I bought Axis axles from Colin Hyde. You can read all about it here (if you haven't already) Drilling the holes was not a problem.

I read posts about which axle is better, but like Action, I tend not to take the guy's word that is selling. I worked in sales for three years and there isn't a better product than the one I'm selling. That is a sales rule written somewhere.
I do know that these axles that are $100 different are made at the same factory. The level of quality between the two question was posed to the Owner/President of Axis axles. Here is what he had to say:

It is true that I am the owner of Axis Products. I work along side 180 of the finest people that make Axis Products their chosen place of work. We take what we do, and the trust put in us by our customers very seriously. What I want to make very clear to you is that the axle you put under your trailer is the same axle trusted by the United States Military, World Class Construction Conglomerates, Agricultural Companies all over North America, and literally 1000's of customers that make their living in the transportation business moving $500 units up to $600,000 boats. You did NOT buy a second rate axle; you bought the finest materials that are available for running gear. You were NOT given something "less-than"; samples of your axle have been independently tested at the Transportation Research Center in Ohio and proved to be a durable, well constructed axle that successfully conquered a torture track that destroyed the GMC truck that was pulling it. The facts are that Axis Products, Inc. acquired Henschen Axle in the late summer of 2010. At that point Axis Products, Inc.. had more than a million axles on the roads of America, Canada, and Mexico. Of course we recognized the Henschen Axle name and design as something of value. The Airstream company had used the Henschen Axle for years with success, and we wanted to continue to offer it but that doesn't make our time tested axle system worth any less. To me it is like the difference between two luxury automobiles such as Ferrari and Lamborghini. If the requirement was to get to 60 mph in less than 10 seconds wouldn't they both be head and shoulders above the requirement? The truth is that both axles have the same warranty, the same craftsman, and the same quality materials; the difference is that the two axles once were manufactured under two different roofs with different craftsman and now they are produced under one with the same quality minded people. Axis Products stands behind every one of the 4000 parts we sell and every axle we make. We are Quality Driven and Customer Focused and we prove it everyday, we will be here when you need us.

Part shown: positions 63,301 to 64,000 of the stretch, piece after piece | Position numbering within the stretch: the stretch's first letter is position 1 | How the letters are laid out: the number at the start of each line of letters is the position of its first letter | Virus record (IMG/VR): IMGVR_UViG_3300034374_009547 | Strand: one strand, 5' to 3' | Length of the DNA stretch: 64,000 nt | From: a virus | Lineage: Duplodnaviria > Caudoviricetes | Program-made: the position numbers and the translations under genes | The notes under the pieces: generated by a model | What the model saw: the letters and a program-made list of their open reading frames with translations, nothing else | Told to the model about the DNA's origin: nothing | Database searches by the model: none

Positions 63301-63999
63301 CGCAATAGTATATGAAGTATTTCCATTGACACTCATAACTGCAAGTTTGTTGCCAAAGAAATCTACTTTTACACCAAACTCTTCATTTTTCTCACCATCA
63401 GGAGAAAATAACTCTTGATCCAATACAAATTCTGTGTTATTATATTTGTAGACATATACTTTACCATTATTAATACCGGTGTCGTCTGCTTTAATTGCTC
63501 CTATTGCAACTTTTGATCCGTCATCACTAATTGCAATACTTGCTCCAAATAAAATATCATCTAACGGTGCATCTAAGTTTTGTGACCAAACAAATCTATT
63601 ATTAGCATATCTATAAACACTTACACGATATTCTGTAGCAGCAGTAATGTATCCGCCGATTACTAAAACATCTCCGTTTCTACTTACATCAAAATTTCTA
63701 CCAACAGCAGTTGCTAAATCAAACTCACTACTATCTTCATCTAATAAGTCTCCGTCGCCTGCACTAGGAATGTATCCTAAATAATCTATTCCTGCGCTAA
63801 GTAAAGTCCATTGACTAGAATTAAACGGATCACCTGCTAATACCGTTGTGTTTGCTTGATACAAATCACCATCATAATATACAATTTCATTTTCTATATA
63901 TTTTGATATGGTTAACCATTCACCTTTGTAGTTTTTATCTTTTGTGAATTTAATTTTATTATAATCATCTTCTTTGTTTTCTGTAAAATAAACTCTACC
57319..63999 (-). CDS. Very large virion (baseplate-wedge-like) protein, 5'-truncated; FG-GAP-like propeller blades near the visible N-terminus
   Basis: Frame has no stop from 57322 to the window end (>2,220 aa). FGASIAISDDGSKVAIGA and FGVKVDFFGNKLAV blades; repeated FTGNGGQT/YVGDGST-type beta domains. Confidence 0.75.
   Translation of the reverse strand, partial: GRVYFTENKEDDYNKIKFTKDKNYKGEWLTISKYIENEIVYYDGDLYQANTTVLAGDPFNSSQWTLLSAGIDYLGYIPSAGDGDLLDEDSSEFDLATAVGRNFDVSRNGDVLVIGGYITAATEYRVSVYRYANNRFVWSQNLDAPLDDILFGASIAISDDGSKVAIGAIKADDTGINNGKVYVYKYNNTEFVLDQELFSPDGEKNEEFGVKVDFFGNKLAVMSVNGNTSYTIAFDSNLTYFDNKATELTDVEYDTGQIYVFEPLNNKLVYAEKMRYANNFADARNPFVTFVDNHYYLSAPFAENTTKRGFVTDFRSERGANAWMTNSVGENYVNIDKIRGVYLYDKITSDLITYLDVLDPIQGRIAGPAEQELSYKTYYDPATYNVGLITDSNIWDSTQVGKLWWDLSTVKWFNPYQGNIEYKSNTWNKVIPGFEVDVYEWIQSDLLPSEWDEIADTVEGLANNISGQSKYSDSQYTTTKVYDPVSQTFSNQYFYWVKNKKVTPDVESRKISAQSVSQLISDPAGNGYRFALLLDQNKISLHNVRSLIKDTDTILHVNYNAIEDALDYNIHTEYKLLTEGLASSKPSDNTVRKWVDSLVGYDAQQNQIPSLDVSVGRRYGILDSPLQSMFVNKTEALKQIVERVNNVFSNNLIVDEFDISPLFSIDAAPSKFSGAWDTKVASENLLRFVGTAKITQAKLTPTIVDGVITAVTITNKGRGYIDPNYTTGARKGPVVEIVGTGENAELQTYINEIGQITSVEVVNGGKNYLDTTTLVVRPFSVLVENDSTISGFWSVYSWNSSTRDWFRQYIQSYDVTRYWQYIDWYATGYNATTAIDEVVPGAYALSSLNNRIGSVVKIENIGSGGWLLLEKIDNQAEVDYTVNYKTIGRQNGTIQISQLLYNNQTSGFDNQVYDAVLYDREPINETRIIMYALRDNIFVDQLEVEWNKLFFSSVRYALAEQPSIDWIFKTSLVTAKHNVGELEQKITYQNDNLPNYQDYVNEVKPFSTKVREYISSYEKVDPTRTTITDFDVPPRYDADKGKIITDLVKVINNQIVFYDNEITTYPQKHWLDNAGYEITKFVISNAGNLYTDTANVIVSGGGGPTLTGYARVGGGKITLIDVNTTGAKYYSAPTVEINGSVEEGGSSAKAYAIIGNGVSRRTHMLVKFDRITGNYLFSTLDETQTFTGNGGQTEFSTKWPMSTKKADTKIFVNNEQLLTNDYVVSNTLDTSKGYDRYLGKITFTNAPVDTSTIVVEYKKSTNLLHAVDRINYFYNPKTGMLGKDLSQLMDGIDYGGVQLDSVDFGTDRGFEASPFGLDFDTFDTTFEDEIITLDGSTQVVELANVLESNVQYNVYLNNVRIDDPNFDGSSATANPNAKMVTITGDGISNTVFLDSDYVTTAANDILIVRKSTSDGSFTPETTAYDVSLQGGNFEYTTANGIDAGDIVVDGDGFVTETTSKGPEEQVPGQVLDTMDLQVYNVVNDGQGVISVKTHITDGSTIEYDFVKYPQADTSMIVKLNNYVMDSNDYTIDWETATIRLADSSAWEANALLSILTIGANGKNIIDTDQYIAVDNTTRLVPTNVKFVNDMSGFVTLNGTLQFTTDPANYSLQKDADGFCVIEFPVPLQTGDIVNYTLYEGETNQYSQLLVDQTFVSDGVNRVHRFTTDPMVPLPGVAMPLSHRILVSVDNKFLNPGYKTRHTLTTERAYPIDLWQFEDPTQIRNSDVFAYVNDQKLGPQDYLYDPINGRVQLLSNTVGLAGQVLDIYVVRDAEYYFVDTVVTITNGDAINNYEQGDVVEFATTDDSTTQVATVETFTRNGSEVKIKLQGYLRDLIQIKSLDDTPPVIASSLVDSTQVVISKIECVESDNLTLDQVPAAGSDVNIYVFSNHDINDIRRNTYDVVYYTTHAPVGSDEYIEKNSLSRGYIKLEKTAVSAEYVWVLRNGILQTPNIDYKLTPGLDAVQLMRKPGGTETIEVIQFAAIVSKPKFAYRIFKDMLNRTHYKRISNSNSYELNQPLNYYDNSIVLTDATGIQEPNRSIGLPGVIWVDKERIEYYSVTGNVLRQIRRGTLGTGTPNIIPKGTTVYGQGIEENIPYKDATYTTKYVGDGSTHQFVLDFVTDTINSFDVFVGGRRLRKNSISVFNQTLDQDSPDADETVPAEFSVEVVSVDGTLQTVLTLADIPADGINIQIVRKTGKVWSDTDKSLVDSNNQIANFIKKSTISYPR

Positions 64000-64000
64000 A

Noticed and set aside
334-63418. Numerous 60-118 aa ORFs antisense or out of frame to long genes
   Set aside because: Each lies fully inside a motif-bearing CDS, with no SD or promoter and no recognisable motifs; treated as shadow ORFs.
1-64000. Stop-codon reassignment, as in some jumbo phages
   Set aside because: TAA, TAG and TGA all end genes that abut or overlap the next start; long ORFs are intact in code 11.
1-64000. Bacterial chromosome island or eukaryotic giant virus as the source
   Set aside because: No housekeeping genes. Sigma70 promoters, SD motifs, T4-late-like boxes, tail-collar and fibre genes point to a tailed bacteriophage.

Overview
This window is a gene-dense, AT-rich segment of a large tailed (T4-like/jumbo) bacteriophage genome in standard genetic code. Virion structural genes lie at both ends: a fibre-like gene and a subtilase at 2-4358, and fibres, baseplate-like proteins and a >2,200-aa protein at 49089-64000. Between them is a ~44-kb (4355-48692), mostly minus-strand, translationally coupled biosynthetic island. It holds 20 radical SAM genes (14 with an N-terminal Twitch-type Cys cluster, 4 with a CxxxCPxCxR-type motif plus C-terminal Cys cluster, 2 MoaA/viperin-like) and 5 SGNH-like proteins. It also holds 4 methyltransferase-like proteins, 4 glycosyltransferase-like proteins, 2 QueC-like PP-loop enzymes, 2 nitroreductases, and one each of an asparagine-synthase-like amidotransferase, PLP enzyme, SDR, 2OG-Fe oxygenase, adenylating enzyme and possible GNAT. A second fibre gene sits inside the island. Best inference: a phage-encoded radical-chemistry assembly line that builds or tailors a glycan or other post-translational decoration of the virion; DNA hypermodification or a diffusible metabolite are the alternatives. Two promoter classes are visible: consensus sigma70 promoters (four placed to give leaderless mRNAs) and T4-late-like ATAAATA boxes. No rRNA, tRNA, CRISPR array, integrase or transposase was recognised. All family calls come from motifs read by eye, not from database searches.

Sincerely,

Eric Overbey
President/Owner
Axis Products, Inc.


Buy what you think is best for you. You might want to give Dexter a shot. Any way, you'll be happy with a new axle.
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Old 01-24-2012, 08:37 PM   #9
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Lance, thank you, excellant post.
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Old 01-24-2012, 09:04 PM   #10
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FWIW, I picked up three new Axis axles at the factory in Elkhart, IN last year and put them under our trailer. They were made as complete assembly's including the brakes and drums, and I have been very happy with them. However, just to be confusing, I found out a couple of months that Dexter makes a self adjusting brake assembly. Even though I will be under the trailer repacking the bearings and checking the brakes as part of regular maintenance, I think I would put the self adjusting units on next time. The Axis axles I wouldn't change a thing about. It was a direct bolt in and do-it-yourself level project.
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Old 01-24-2012, 09:06 PM   #11
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Maybe I'm over analyzing this, but I would think drilling more holes in the frame would tend to weaken it. But that may not matter with how smooth are roads are today.
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Old 01-24-2012, 09:09 PM   #12
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Tiger,

The holes are not drilled in the frame, but in the axle mounting bracket. I think that the drilling consists of enlarging the existing holes, but I am not certain.

Bill

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Maybe I'm over analyzing this, but I would think drilling more holes in the frame would tend to weaken it. But that may not matter with how smooth are roads are today.
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Old 01-24-2012, 10:23 PM   #13
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........ It was a direct bolt in and do-it-yourself level project.

For your project there are direct bolt in axles. It is my understanding that at about pre-1969 all model Airstreams require some drilling to make the axles fit.

And with full disclosure I must state I have never changed an axle.

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Old 01-25-2012, 01:51 AM   #14
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I put in axles from Inland RV. They were bolt ins, and I order the discs brakes along with 'em. Not cheap.... But they work, and seem first rate and tough.

I think having new axles is far better than not having new axles.

- Bart